We thought Tyrannosaurus rexes were huge. We now have reason to believe that they were 70% even bigger.

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A few years ago, in August 1991a group of archaeologists unearthed in Saskatchewan, Canada, a mass of bones of what appeared to be a dinosaur that had lived at late cretaceous. The discovery excited them so much that it is said that that same night the expedition celebrated it by toasting it with a good Scotch whiskey. In a nod to that celebration today the prehistoric creature is known inside and outside of Canada as “Scottie”.

They had reasons to do so: the vestiges of the Frenchman River valley belonged, as it would be verified years later, in 2019, to the Tyrannosaurus rex (T-rex). largest ever discovered.

Coming to that conclusion took time because Scotty’s bones were encased in hard sandstone, which lengthened the painstaking labor of removing the stones, assembling all the remains, and then studying them against other similar fossils. The effort was considerable, but it was worth it. Before the archaeologists it took shape “the rex of rexes”What joked back in the day Soctt Persona researcher in the Department of Biological Sciences at the University of Alberta.

Puns aside, Scotty certainly stood out for his enormous dimensions.

Studies revealed that when roaming the valleys of what is now Saskatchewan, the old T-rex weighed about 8,870kgconsiderably more than an african elephant, and was 12 meters long. Seen in the museum could be fascinating. Standing before its open jaws 66 million years ago, however, was an experience that few creatures wanted to live.

What if Scotty was meh?

Now, three decades after Scotty’s find, we have indications that while Canada’s T-rex was huge, at least by the standards we’re used to dealing with, it might not be so huge among its peers. What’s more, the calculations with the information we handle today have allowed us to ask ourselves a question that points in a very different direction: What if that Scotty who has been fascinating us for years —and terrifying us— Was it really a normal T-rex, far, far away from the enormous dimensions reached by other specimens?

That is the question that a team of experts has launched during the annual conference of the Vertebrate Paleontology Society in Toronto. During the meeting, Jordan Mallon, a researcher at the Canadian Museum of Natureand David Hone, from Queen Mary University of London, presented a theoretical exercise which has led to a fascinating conclusion: T-rexes could have reached dimensions much larger than we previously believed.

His estimates point specifically to the fact that the largest T-rex could reach the 15,000 kilograms, much more than a school bus of 11,000 kilos. The data would be 70% more than what the fossils we handle and what the bones of old Scotty tell us suggest. “That almost doubles the size of T-rex.” mallon explained to the journal Live Science.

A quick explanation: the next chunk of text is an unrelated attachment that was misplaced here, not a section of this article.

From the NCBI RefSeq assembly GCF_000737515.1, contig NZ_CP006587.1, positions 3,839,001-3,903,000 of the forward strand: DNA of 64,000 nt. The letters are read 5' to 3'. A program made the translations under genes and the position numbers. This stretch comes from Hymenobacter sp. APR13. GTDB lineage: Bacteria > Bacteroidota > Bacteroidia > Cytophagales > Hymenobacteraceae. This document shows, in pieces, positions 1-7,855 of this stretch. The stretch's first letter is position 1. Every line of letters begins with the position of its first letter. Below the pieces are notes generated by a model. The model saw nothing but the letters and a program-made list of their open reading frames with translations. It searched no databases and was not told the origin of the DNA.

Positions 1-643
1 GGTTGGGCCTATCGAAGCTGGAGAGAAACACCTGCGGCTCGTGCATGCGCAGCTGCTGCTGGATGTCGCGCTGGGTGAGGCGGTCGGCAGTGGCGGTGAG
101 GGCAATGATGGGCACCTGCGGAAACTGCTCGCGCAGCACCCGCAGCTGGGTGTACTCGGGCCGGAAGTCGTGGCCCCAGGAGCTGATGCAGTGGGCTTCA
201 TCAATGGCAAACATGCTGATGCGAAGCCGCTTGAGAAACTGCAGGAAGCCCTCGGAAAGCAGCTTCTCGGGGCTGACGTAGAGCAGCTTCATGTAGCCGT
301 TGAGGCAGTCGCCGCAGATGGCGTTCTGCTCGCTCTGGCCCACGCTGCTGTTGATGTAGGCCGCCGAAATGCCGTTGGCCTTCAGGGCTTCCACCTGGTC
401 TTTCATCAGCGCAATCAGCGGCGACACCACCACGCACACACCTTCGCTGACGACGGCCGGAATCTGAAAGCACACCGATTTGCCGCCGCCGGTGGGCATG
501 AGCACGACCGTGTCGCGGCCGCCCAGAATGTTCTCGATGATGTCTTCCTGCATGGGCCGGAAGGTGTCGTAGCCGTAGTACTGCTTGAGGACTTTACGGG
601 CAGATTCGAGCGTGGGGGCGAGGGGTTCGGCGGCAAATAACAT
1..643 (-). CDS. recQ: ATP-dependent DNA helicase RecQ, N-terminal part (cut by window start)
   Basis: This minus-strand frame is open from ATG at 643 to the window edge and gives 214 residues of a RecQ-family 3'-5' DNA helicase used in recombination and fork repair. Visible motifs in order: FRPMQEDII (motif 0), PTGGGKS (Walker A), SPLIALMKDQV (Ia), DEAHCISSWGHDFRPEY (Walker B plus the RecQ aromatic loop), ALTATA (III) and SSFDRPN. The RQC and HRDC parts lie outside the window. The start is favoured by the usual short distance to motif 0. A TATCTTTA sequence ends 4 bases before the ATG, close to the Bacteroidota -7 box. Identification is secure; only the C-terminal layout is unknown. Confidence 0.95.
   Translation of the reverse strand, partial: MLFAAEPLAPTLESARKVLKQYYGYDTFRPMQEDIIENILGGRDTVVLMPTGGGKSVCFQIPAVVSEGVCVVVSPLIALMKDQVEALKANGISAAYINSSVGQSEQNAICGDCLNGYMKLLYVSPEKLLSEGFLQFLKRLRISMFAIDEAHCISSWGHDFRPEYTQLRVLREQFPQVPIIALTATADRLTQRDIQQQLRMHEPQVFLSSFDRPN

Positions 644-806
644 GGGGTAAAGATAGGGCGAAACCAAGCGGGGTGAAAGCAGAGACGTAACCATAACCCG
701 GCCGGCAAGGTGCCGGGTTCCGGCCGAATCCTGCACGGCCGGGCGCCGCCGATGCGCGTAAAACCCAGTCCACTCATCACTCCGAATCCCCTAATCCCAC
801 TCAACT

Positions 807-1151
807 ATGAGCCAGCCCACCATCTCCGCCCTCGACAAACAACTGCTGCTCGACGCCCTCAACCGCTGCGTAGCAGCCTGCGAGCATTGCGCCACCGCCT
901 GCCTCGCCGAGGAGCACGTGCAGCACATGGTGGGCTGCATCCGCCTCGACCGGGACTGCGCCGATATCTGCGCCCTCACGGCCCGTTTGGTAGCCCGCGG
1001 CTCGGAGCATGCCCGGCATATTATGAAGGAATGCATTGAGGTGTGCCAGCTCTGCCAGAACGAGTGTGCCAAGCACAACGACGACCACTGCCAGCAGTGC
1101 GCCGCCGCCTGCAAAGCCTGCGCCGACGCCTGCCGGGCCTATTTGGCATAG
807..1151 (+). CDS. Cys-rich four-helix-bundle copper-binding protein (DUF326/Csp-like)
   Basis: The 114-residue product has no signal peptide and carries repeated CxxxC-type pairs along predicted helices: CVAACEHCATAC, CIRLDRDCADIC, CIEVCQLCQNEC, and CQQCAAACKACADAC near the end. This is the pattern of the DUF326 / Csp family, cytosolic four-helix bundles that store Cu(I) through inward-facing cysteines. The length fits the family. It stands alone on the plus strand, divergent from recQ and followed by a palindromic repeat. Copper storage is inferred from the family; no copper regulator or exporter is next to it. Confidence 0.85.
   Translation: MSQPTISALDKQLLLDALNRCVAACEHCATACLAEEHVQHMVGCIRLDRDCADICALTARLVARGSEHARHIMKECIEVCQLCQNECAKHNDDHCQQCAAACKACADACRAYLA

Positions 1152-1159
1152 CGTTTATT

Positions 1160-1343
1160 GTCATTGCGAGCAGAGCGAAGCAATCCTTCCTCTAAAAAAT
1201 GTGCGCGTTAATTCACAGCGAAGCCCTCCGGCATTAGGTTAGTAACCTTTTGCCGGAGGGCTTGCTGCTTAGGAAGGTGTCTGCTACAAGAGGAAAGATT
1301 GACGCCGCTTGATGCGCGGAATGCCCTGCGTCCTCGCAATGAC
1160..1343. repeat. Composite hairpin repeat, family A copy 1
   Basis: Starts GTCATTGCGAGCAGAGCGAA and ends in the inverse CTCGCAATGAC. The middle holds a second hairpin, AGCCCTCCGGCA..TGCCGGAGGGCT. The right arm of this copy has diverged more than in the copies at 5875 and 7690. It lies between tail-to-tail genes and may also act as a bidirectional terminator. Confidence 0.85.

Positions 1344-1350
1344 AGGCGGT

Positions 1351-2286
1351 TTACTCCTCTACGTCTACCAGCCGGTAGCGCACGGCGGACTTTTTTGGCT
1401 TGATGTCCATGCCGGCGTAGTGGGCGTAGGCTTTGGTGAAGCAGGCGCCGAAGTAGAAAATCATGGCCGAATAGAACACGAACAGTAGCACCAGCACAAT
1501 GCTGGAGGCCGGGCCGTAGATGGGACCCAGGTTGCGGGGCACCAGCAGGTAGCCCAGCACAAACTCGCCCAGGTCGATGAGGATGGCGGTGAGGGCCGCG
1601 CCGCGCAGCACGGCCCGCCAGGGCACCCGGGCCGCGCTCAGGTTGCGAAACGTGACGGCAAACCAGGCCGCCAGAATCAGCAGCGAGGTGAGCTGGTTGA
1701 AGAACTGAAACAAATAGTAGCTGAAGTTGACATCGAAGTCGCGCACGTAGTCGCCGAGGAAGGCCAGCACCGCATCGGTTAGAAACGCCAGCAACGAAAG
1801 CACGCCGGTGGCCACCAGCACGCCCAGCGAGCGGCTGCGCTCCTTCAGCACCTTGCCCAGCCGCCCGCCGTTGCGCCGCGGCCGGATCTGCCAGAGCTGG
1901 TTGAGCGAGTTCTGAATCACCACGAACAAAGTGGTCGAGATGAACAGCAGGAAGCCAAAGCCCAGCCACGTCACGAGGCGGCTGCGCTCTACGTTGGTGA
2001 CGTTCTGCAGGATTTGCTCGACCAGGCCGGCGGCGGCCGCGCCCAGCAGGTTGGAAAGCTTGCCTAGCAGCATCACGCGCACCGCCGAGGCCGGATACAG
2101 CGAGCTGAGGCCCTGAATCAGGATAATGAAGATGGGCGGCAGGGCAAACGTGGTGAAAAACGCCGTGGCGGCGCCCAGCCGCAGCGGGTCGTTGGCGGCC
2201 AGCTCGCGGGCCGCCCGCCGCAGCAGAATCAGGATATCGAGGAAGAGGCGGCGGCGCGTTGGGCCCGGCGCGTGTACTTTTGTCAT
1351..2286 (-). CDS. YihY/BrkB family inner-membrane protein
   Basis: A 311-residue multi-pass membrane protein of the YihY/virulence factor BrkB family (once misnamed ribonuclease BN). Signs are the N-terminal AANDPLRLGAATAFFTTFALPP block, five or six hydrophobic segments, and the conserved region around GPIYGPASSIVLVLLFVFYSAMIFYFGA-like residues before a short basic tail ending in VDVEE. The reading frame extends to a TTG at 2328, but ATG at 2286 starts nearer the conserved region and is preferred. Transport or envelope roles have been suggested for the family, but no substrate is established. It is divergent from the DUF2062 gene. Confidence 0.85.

The big lie we had told ourselves about the Tyrannosaurus rex: it was not one species but three different ones

For their calculations, the scientists started from the fossil record and a striking fact: it is estimated that they came to walk on Earth 2.5 billion Tyrannosaurus Rex, a more than considerable number of specimens that moved during 127,000 generations. Despite this number, the reality is that we only handle a few dozen adult fossils: 32, to be more precise, according to calculations published in 2021 in Nature. The data is equivalent to only one in 80 million T-rex. Little bit. Very little. And, of course, that limits our own ability to know them.

Mallon and Hone built on that foundation and analyzed population numbers and average lifespans to create a model of a T-rex. “as big as possible”, according to Live Science.

During their research they took into account possible variations based on sexual dimorphism, the phenomenon that explains why lions and lionesses or roosters and hens are so different. Taking this factor into account and assuming that the Tyrannosaurus rex was dimorphic, his model indicated that it could reach 24,000 kilograms, a possibility that they ended up ruling out because —Mallon acknowledges— if it were true, scientists would have already found larger individuals.

The other model, without dimorphism, did allow them to model a growth curve throughout the life of the dinosaur and estimate what dimensions it could have reached as an adult. The team acknowledges in any case that for the moment, and while waiting to unearth fossils that corroborate their calculations, what they are dealing with is only “a thought experiment with some numbers behind”.

“This reminds us that what we know about dinosaurs is not much, since the sample sizes are very small,” Thomas Carr, a scientist at Carthage College, who was not involved in the research but did attend the WoerdsSidekick website, acknowledges. the lecture given during the day of the Vertebrate Paleontology Society (SPV): “Right now, we are nowhere near the sample size needed, especially when compared to other species.”

Cover image: Jon Butterworth (Unsplash)

A few years ago, in August 1991a group of archaeologists unearthed in Saskatchewan, Canada, a mass of bones of what…

A few years ago, in August 1991a group of archaeologists unearthed in Saskatchewan, Canada, a mass of bones of what…

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